Mulvaney defends Trump budget's social safety net cuts

Budget Director Mick Mulvaney holds up a copy of President Donald Trump's proposed fiscal 2018 federal budget as he speaks to members of the media in the Press Briefing Room at the White House in Washington Tuesday

His argument is that Medicaid funding will still increase in dollar terms each year during the 10-year budget window. Lawmakers from both parties have said major changes will be needed as the measure moves through Congress.

"I have news for you: If we don't get to 3 percent growth, it's unlikely we'll ever get a balanced budget again", Mulvaney said, asking lawmakers "how pessimistic can you be" to think 3 percent is impossible. We're coming off one of the biggest recoveries in American history.

Rep. Mark Sanford, R-S.C., laced into the budget, saying it was based on fanciful economic predictions of high growth rates but low inflation and bond yields that would make managing the government's $20 trillion debt less costly.

SEE MORE: Another Government Shutdown? In total, the President's budget proposal highlights 2018 savings of $57.3 billion in discretionary programs, including $26.7 billion in program eliminations and $30.6 billion in reductions.

The plan, Trump's first as president, combines 4.1 trillion U.S. dollars (£3.2 trillion) for the upcoming 2018 fiscal year with a promise to bring the budget back into balance in 10 years, relying on aggressive spending cuts, a surge in economic growth - and a two trillion USA dollars-plus accounting gimmick. Cuts to a popular crop insurance program have already landed with a thud. Disability payments are cut by $72 billion.

Rep. John Carter, a Texas Republican who chairs the homeland security subcommittee, says the proposed cuts of $767 million to state and local grant programs are "worrisome". "That's not true", said Office of Management and Budget Director Mick Mulvaney.

The budget not only slashes funding for food stamps by $191 billion over the next decade - that is, by more than a quarter - but also proposes charging retailers a new fee if they want to accept food stamps from customers. "It's not right when you look at it from the perspective of people who pay the taxes", Mulvaney declared. But then the $2 trillion is also counted as economic growth for the objective of reducing the deficit.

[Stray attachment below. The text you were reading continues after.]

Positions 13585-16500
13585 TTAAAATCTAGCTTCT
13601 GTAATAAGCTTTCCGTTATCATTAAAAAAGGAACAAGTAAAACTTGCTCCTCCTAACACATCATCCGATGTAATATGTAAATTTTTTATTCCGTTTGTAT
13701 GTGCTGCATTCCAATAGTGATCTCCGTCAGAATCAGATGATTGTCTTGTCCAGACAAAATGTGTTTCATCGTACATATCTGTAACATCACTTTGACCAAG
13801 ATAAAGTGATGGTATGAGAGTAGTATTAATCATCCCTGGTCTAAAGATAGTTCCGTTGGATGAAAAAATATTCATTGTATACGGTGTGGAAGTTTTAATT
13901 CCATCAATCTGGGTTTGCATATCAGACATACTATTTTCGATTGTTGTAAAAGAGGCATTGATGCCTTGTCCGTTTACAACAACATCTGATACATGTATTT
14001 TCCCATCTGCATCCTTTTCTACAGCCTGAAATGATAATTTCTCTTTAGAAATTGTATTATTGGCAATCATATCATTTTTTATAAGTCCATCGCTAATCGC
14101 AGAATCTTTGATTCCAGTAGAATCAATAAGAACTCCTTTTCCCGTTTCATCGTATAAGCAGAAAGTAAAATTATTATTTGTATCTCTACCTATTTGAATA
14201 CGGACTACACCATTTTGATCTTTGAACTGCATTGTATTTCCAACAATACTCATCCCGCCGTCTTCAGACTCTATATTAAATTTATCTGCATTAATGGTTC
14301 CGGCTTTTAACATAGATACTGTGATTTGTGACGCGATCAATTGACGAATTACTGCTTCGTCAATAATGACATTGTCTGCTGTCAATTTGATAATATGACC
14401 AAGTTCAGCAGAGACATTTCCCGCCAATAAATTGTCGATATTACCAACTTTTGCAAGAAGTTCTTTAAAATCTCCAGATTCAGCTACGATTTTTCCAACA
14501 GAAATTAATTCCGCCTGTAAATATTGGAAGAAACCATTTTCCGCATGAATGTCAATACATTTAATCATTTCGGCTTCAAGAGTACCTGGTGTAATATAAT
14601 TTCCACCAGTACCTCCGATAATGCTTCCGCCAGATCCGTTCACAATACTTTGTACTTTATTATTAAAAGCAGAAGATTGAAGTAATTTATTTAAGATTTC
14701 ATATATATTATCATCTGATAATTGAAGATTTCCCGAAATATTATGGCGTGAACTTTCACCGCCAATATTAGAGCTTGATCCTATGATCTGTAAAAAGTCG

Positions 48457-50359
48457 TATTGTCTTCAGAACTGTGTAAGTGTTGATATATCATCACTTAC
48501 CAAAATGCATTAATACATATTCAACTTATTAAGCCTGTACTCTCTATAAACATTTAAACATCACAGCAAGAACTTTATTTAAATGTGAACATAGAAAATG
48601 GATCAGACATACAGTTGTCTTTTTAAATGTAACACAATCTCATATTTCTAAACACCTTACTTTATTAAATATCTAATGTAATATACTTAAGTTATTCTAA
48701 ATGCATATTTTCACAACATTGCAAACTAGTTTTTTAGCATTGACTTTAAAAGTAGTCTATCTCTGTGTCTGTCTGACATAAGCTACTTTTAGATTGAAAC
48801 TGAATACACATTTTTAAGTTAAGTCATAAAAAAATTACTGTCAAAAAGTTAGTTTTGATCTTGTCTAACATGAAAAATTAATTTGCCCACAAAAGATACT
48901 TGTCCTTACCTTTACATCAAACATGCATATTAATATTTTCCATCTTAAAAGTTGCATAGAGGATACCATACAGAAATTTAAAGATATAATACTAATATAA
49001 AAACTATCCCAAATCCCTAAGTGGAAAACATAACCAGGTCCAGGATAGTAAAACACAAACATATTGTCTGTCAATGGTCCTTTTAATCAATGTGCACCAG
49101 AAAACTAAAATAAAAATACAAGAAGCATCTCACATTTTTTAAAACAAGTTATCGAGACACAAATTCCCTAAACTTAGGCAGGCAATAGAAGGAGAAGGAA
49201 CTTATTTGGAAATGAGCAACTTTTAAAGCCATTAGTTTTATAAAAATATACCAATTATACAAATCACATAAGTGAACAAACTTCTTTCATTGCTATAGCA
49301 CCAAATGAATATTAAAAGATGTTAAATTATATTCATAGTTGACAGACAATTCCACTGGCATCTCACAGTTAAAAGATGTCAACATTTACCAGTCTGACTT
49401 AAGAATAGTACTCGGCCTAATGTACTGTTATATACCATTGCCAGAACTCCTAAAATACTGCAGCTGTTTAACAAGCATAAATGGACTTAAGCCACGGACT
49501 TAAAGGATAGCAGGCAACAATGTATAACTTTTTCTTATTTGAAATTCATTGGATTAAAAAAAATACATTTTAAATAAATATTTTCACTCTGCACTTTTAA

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The budget claims it balances the budget over a decade without touching Social Security and Medicare, while spending more on national security, the border, infrastructure and more.

Warren pointed to a recent Congressional Budget Office analysis that found the House-passed AHCA would cut $834 billion from Medicaid and leave 23 million additional people uninsured in 2026 compared to the Affordable Care Act - a law under which she argued the uninsured rate for veterans decreased by almost 40 percent.

Likewise, a 10-year, $191 billion reduction in food stamps - nearly 30 percent - far exceeds prior proposals by Capitol Hill Republicans.

Mr Mulvaney responded by pointing out that there were 47 million people on Snap at the height of the recession, and now there's 42 to 44 million.

The Trump budget would cut the U.S. Department of Education budget by $9 billion, a 13 percent decrease. It would create three tax brackets - 10 percent, 25 percent and 35 percent - instead of the current seven, but specific details were left to further negotiations with Congress.

On Wednesday night, Housing and Urban Development Secretary Ben Carson - whose budget to help low-income households would be cut by more than $6 billion next year - added his own thoughts. He filed two items for Sputnik, including one noting that Trump's budget would deny tax credits to "parents who aren't legally in the United States even if their children are American citizens".

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